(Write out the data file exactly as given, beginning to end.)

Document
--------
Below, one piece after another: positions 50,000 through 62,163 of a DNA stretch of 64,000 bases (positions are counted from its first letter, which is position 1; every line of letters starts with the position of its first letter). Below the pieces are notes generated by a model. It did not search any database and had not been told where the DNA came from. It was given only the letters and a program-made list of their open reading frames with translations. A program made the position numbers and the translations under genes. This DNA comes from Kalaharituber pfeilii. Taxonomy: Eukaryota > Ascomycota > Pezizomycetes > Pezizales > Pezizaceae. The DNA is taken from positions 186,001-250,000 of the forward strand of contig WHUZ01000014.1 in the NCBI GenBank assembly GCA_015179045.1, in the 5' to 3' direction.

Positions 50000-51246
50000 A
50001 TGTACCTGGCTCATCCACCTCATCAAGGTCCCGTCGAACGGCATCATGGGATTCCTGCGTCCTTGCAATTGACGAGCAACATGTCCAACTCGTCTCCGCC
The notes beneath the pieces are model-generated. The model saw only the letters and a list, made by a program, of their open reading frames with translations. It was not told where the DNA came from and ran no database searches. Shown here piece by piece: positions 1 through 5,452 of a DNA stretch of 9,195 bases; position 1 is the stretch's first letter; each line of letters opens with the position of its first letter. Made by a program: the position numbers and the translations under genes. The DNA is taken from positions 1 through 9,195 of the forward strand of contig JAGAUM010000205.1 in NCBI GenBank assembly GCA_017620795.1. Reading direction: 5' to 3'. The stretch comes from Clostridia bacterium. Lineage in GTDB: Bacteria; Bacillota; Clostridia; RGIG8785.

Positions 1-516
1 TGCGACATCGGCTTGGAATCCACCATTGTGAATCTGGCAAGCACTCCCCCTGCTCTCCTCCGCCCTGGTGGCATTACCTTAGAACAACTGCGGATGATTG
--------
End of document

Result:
Below, one piece after another: positions 50,000 through 62,163 of a DNA stretch of 64,000 bases (positions are counted from its first letter, which is position 1; every line of letters starts with the position of its first letter). Below the pieces are notes generated by a model. It did not search any database and had not been told where the DNA came from. It was given only the letters and a program-made list of their open reading frames with translations. A program made the position numbers and the translations under genes. This DNA comes from Kalaharituber pfeilii. Taxonomy: Eukaryota > Ascomycota > Pezizomycetes > Pezizales > Pezizaceae. The DNA is taken from positions 186,001-250,000 of the forward strand of contig WHUZ01000014.1 in the NCBI GenBank assembly GCA_015179045.1, in the 5' to 3' direction.

Positions 50000-51246
50000 A
50001 TGTACCTGGCTCATCCACCTCATCAAGGTCCCGTCGAACGGCATCATGGGATTCCTGCGTCCTTGCAATTGACGAGCAACATGTCCAACTCGTCTCCGCC
The notes beneath the pieces are model-generated. The model saw only the letters and a list, made by a program, of their open reading frames with translations. It was not told where the DNA came from and ran no database searches. Shown here piece by piece: positions 1 through 5,452 of a DNA stretch of 9,195 bases; position 1 is the stretch's first letter; each line of letters opens with the position of its first letter. Made by a program: the position numbers and the translations under genes. The DNA is taken from positions 1 through 9,195 of the forward strand of contig JAGAUM010000205.1 in NCBI GenBank assembly GCA_017620795.1. Reading direction: 5' to 3'. The stretch comes from Clostridia bacterium. Lineage in GTDB: Bacteria; Bacillota; Clostridia; RGIG8785.

Positions 1-516
1 TGCGACATCGGCTTGGAATCCACCATTGTGAATCTGGCAAGCACTCCCCCTGCTCTCCTCCGCCCTGGTGGCATTACCTTAGAACAACTGCGGATGATTG